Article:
UNITED STATES DISTRICT COURT FOR THE WESTERN DISTRICT OF NEW YORK
February 10, 1970
UNITED STATES of America, Plaintiff,
CERTAIN PARCELS OF LAND Situate IN CATTARAUGUS COUNTY, STATE OF NEW YORK, and the Seneca Nation of Indians, a body corporate, et al., Defendants
John O. Henderson, Chief Judge.
The opinion of the court was delivered by: HENDERSON
JOHN O. HENDERSON, Chief Judge.
This action in condemnation was instituted on behalf of the government by filing complaints in this court to acquire title to easements and interests in land for use in conjunction with the construction, operation and maintenance of the Allegheny River Reservoir Project. This project, also known as the Kinzua Dam Project, was authorized for the purpose of flood control pursuant to the Flood Control Acts of June 22, 1936 (49 Stat. 1570), June 28, 1938 (52 Stat. 1215) and August 18, 1941 (55 Stat. 638) and affects by taking some 10,000 acres of land in New York State within the Allegany Indian Reservation of the Seneca Nation of Indians. The dam site is located on the Allegheny River in Warren County, Pennsylvania, and the reservoir is located in Warren and McKean Counties, Pennsylvania, and Cattaraugus County, New York. The reservoir, together with the flowage easement areas, extends from the dam site at Kinzua, Pennsylvania, to near Salamanca, New York, a distance of approximately thirty-five miles. This action involves thirty-nine tracts, consisting of less than 1400 acres. An interest was appropriated in the entire tract for twenty-nine tracts, and for the other ten tracts an interest was appropriated in less than the whole.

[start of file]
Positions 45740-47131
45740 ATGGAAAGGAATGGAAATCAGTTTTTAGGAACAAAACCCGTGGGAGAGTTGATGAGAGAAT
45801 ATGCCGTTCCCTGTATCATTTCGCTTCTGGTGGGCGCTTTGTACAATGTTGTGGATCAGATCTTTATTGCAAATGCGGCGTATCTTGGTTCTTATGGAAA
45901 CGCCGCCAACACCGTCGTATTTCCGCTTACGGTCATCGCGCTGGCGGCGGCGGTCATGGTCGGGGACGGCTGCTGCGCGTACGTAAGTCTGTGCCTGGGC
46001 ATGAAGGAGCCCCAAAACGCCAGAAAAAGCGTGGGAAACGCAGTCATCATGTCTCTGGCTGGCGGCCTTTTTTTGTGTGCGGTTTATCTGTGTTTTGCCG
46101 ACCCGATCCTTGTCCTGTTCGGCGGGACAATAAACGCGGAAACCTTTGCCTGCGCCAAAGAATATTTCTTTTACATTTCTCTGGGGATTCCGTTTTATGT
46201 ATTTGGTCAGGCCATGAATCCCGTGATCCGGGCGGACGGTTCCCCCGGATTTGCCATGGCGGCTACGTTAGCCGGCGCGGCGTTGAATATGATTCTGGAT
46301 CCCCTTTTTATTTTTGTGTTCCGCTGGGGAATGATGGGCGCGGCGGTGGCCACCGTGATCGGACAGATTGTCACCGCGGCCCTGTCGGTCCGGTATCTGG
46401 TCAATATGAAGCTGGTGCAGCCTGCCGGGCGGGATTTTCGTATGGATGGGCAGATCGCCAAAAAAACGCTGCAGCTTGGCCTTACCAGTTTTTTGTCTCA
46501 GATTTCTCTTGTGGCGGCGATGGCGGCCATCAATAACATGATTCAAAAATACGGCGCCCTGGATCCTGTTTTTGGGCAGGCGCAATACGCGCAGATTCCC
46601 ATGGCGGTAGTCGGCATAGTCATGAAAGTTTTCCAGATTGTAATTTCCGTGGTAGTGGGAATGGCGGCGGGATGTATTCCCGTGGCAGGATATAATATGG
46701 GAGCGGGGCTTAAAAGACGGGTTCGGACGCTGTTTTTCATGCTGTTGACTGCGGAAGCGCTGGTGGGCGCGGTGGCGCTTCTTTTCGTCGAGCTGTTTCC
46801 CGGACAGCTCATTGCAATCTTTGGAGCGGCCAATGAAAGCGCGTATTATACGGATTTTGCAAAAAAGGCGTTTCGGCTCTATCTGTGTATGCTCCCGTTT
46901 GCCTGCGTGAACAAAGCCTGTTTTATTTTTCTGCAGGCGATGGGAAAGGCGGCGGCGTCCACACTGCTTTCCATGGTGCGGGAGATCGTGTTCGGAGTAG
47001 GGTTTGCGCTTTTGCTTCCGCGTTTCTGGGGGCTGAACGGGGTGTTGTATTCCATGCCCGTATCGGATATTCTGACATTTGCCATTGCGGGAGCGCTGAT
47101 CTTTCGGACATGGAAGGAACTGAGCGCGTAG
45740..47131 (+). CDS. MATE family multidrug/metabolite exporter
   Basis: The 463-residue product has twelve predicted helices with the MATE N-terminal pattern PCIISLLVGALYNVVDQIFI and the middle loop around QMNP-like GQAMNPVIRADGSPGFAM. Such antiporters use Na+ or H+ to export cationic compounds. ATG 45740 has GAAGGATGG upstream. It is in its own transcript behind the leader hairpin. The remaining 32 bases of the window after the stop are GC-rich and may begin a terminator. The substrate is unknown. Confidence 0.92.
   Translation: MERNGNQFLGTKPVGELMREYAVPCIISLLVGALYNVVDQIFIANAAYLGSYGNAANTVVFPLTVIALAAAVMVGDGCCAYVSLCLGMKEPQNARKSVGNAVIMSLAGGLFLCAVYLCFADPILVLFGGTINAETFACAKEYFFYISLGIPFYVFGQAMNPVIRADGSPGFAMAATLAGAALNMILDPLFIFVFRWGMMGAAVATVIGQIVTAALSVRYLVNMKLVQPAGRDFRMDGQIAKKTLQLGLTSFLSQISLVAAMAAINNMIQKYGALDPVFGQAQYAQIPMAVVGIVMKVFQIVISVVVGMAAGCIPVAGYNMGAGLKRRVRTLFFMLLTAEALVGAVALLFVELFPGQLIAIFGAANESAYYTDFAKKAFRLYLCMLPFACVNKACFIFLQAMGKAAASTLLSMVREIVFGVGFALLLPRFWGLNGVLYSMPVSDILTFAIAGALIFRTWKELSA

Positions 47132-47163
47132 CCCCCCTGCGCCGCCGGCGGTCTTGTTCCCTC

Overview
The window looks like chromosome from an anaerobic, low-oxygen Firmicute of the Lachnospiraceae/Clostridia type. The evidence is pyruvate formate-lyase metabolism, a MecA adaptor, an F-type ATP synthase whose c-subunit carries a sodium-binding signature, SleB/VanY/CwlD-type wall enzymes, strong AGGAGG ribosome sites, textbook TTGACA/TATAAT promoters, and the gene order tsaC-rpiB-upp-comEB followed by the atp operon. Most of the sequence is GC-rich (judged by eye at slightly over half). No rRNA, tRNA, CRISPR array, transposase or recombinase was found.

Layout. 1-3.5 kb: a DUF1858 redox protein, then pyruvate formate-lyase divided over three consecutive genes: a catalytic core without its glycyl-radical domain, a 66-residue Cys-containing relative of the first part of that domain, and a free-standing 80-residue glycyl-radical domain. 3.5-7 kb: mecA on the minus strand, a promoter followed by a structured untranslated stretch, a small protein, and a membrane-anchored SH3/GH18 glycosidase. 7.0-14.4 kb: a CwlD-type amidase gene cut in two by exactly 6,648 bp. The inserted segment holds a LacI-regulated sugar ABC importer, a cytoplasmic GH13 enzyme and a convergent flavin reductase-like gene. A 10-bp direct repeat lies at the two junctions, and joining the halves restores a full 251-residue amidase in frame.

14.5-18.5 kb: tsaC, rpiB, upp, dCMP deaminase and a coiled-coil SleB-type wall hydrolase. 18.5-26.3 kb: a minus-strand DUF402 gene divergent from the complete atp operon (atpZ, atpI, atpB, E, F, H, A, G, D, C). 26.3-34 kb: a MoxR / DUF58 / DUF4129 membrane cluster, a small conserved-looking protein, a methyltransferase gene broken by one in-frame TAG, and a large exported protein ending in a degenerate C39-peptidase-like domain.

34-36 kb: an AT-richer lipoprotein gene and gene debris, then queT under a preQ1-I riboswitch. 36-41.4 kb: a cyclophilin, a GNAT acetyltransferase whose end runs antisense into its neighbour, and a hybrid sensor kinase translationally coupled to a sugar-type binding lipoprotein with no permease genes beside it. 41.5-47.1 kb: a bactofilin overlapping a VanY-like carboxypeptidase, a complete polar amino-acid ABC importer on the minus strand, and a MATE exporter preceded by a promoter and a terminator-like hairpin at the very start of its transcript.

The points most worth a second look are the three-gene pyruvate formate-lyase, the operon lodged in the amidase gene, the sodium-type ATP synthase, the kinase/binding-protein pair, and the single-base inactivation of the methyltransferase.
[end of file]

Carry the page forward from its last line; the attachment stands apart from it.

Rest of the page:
The court appointed a commission of three men to determine just compensation. The commission spent approximately twenty-six days hearing proof and in excess of 290 exhibits were received in evidence. The transcript of the hearings was taken and comprises approximately 4000 pages in thirty-eight volumes. The report filed by the commission is 228 pages in length and, in addition, in an appendix summarizes the comparable sales considered by the commission in determining value. Pursuant to the instructions of this court in establishing the commission, the report contains two sets of conclusions concerning the value of just compensation for the defendant landowners' interests in lands which were appropriated, that is, one reached without consideration of the tax-exempt status of the land in the hands of the Indians, and the other reached after taking the tax-exempt status into consideration.
The evidence before the commission consisted primarily of expert opinion concerning the value of the subject tracts according to the expert's conclusions regarding the highest and best use of the land appropriated. As could be expected, the valuation of the experts differed sharply. The expert for the defendant landowners, Russell Lane, testified generally that the damages caused by the appropriation of the thirty-nine tracts amounted to $615,000, without consideration of the tax-exempt status, and $1,194,000 considering the tax-exempt status. The government, on the other hand, through its experts, introduced testimony that the total damages were $102,060, and that no consideration should be given to the tax exemption. The commission, threading its way between these extremes, found the actual damages to be $386,825 without considering the tax-exempt status, and $595,690 considering the exemption. That conclusion is approximately 63% of the landowners' expert's testimony without considering the tax-exempt status, and about 50% of the valuation which he gave considering the exemption. The commission's report specifically categorized its findings as to land, dwelling houses, and other improvements. Considering land only, the commission's conclusions amount to an average award of $256 per acre without considering the exemptions and $397 per acre considering the tax-exempt status of the Indians.